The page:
Dr. Bach formulated Rescue™ Remedy nearly a hundred years ago, yet
never before has it been more relevant with millions of people relying on
on Rescue™ Remedy throughout the world to get themselves through the
complications and shocks of life.
Bach Rescue Pastilles Natural Stress Relief in a candy form which have been specially formulated using the Original Bach Flower Remedy™ formula for use by the whole family, including children.
Rescue Pastilles are ideal for coping with exam stress, driving tests, the first
day of school nerves, job interviews, and high-pressure environments. The funky tin with an easy "press on the lid" opening and closing mechanism. It is easy to take anywhere and with natural flavoring safe for use by the whole family.
Rescue Remedy Pastilles are made with Rescue Remedy original flower extracts.
Made in Switzerland
Classification: General Sale Dosage: Suck one pastille as needed.
*4 Calories per pastille
*0.5 Carbsper pastille
Xylitol content per pastille =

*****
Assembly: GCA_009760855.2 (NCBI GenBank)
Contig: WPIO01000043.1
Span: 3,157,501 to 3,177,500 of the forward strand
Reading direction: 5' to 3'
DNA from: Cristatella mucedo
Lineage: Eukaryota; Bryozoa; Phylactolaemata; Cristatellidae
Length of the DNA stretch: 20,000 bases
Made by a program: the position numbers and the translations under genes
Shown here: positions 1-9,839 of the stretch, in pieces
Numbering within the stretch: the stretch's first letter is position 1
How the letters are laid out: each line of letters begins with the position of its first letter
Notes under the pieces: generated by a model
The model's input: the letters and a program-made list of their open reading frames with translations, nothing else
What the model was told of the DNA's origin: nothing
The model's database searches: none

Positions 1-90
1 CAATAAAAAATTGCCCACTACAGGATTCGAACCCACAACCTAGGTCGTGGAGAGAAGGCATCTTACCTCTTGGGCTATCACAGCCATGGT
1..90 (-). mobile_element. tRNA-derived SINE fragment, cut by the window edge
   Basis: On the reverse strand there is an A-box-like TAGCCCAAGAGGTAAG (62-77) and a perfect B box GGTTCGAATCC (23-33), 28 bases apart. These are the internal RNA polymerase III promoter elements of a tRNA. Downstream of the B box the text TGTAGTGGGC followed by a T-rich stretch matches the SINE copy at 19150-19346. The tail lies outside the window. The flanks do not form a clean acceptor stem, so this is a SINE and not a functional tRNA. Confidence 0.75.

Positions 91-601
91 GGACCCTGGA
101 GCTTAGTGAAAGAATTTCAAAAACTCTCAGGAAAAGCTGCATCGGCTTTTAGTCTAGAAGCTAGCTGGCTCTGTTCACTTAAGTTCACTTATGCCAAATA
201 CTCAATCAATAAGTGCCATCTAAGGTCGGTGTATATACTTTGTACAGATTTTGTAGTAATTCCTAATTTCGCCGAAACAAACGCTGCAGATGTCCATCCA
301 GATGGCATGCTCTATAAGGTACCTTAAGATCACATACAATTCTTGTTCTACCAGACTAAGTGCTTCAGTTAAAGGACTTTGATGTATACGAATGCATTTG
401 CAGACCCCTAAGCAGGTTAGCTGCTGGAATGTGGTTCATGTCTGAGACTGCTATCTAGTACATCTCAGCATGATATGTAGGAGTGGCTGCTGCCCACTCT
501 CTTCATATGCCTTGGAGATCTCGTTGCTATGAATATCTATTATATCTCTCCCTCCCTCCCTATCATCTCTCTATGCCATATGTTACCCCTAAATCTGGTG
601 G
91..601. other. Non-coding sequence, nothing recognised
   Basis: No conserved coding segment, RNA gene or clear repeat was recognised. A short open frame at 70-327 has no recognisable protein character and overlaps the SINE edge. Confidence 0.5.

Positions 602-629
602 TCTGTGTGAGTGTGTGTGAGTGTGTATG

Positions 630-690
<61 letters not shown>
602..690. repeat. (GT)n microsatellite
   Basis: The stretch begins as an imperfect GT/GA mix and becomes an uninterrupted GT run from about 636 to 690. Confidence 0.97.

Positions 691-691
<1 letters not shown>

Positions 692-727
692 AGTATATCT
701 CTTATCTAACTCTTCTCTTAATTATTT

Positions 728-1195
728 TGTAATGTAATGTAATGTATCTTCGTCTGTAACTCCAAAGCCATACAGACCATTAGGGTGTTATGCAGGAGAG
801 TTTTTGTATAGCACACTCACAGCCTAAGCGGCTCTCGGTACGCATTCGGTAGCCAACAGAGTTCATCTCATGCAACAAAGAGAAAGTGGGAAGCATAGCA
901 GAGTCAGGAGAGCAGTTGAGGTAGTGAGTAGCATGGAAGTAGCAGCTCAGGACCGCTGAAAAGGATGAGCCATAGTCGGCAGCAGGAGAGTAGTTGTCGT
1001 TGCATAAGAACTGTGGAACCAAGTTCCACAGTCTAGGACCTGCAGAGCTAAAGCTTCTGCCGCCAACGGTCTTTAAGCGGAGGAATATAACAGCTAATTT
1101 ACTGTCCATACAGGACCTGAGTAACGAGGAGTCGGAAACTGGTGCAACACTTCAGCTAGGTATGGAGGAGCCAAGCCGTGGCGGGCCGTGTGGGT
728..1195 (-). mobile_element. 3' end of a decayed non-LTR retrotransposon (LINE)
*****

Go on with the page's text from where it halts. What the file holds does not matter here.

Ingredients: Rescue Pastilles
5x dilution of Helianthemum nummularium HPUS, Clematis vitalba HPUS,
Impatiens glandulifera HPUS, Prunus cerasifera HPUS, Ornithogalum
Inactive: Beeswax, black carrot extract, natural flavor (Black Currant), citric acid, elder extract, gelling agent (gum arabic), isomalt, maltirol, red cabbage extract, sorbitol, vegetable oil (Palm Kernel), xylitol.
Warnings: Excessive consumption may induce mildly laxative effects.
Keep out of reach of children. If pregnant or breastfeeding, ask a
health practitioner before use. Excessive consumption may induce mildly laxative effects. Store Below 77F (25C).
Do not use if seal is broken.
Human consumption only.
Not suitable for animals.
Black Currant Plant History:
Black Currant could be considered an outlaw berry, and as
such, fell out of favor. It was a forbidden fruit until 1966, when its federal
ban on planting was rescinded. Black Currant is packed with Vitamin C and is delicious.
The Black Currant plant is native to Europe and Asia and was
imported to America. There, it was enjoyed until the early 1900s when it was
thought to be detrimental to white pine trees and subsequently banned in the